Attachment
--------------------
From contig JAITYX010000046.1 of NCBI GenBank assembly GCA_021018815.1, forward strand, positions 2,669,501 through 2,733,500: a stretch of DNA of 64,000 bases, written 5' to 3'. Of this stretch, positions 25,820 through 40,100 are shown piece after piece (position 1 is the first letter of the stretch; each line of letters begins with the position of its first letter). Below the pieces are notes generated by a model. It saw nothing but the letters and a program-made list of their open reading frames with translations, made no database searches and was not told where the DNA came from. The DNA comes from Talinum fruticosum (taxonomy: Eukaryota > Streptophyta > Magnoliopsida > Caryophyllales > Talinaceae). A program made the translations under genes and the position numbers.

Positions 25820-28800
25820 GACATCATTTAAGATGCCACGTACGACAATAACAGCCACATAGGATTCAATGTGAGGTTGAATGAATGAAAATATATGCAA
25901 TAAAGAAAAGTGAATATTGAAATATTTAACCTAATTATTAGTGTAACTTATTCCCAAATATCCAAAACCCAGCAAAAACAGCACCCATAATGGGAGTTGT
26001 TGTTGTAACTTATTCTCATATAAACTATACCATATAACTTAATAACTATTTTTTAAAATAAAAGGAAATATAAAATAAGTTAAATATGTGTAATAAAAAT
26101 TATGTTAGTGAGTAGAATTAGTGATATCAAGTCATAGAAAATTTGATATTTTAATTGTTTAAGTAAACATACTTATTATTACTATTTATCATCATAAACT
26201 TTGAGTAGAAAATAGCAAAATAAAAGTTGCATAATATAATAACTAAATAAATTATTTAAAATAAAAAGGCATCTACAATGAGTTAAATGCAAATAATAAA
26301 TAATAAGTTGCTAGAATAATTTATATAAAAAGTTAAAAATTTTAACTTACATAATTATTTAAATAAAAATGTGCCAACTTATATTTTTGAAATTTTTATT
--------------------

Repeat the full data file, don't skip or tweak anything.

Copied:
From contig JAITYX010000046.1 of NCBI GenBank assembly GCA_021018815.1, forward strand, positions 2,669,501 through 2,733,500: a stretch of DNA of 64,000 bases, written 5' to 3'. Of this stretch, positions 25,820 through 40,100 are shown piece after piece (position 1 is the first letter of the stretch; each line of letters begins with the position of its first letter). Below the pieces are notes generated by a model. It saw nothing but the letters and a program-made list of their open reading frames with translations, made no database searches and was not told where the DNA came from. The DNA comes from Talinum fruticosum (taxonomy: Eukaryota > Streptophyta > Magnoliopsida > Caryophyllales > Talinaceae). A program made the translations under genes and the position numbers.

Positions 25820-28800
25820 GACATCATTTAAGATGCCACGTACGACAATAACAGCCACATAGGATTCAATGTGAGGTTGAATGAATGAAAATATATGCAA
25901 TAAAGAAAAGTGAATATTGAAATATTTAACCTAATTATTAGTGTAACTTATTCCCAAATATCCAAAACCCAGCAAAAACAGCACCCATAATGGGAGTTGT
26001 TGTTGTAACTTATTCTCATATAAACTATACCATATAACTTAATAACTATTTTTTAAAATAAAAGGAAATATAAAATAAGTTAAATATGTGTAATAAAAAT
26101 TATGTTAGTGAGTAGAATTAGTGATATCAAGTCATAGAAAATTTGATATTTTAATTGTTTAAGTAAACATACTTATTATTACTATTTATCATCATAAACT
26201 TTGAGTAGAAAATAGCAAAATAAAAGTTGCATAATATAATAACTAAATAAATTATTTAAAATAAAAAGGCATCTACAATGAGTTAAATGCAAATAATAAA
26301 TAATAAGTTGCTAGAATAATTTATATAAAAAGTTAAAAATTTTAACTTACATAATTATTTAAATAAAAATGTGCCAACTTATATTTTTGAAATTTTTATT